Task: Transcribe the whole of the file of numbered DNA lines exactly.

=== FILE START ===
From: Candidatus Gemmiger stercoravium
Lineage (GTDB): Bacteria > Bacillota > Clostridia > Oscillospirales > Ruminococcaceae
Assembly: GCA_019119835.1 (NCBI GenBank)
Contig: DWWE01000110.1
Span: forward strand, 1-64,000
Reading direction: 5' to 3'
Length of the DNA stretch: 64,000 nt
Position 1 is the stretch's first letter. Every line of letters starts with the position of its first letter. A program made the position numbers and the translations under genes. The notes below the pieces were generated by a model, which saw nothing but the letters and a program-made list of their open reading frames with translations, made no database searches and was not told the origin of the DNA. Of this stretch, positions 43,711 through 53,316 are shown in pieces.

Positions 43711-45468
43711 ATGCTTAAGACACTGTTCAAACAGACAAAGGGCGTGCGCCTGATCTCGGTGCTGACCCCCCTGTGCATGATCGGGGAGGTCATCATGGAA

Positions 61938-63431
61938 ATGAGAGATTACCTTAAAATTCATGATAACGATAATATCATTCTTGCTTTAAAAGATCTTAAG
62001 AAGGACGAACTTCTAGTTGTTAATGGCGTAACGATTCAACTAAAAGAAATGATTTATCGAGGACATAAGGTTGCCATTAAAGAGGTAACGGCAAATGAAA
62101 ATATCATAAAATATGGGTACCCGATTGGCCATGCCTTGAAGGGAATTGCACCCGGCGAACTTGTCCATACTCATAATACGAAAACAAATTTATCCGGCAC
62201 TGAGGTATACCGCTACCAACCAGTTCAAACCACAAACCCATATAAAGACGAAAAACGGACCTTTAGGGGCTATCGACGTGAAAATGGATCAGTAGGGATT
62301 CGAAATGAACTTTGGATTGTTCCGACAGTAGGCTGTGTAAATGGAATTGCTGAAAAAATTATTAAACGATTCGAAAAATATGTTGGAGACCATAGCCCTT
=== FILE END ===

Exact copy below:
From: Candidatus Gemmiger stercoravium
Lineage (GTDB): Bacteria > Bacillota > Clostridia > Oscillospirales > Ruminococcaceae
Assembly: GCA_019119835.1 (NCBI GenBank)
Contig: DWWE01000110.1
Span: forward strand, 1-64,000
Reading direction: 5' to 3'
Length of the DNA stretch: 64,000 nt
Position 1 is the stretch's first letter. Every line of letters starts with the position of its first letter. A program made the position numbers and the translations under genes. The notes below the pieces were generated by a model, which saw nothing but the letters and a program-made list of their open reading frames with translations, made no database searches and was not told the origin of the DNA. Of this stretch, positions 43,711 through 53,316 are shown in pieces.

Positions 43711-45468
43711 ATGCTTAAGACACTGTTCAAACAGACAAAGGGCGTGCGCCTGATCTCGGTGCTGACCCCCCTGTGCATGATCGGGGAGGTCATCATGGAA

Positions 61938-63431
61938 ATGAGAGATTACCTTAAAATTCATGATAACGATAATATCATTCTTGCTTTAAAAGATCTTAAG
62001 AAGGACGAACTTCTAGTTGTTAATGGCGTAACGATTCAACTAAAAGAAATGATTTATCGAGGACATAAGGTTGCCATTAAAGAGGTAACGGCAAATGAAA
62101 ATATCATAAAATATGGGTACCCGATTGGCCATGCCTTGAAGGGAATTGCACCCGGCGAACTTGTCCATACTCATAATACGAAAACAAATTTATCCGGCAC
62201 TGAGGTATACCGCTACCAACCAGTTCAAACCACAAACCCATATAAAGACGAAAAACGGACCTTTAGGGGCTATCGACGTGAAAATGGATCAGTAGGGATT
62301 CGAAATGAACTTTGGATTGTTCCGACAGTAGGCTGTGTAAATGGAATTGCTGAAAAAATTATTAAACGATTCGAAAAATATGTTGGAGACCATAGCCCTT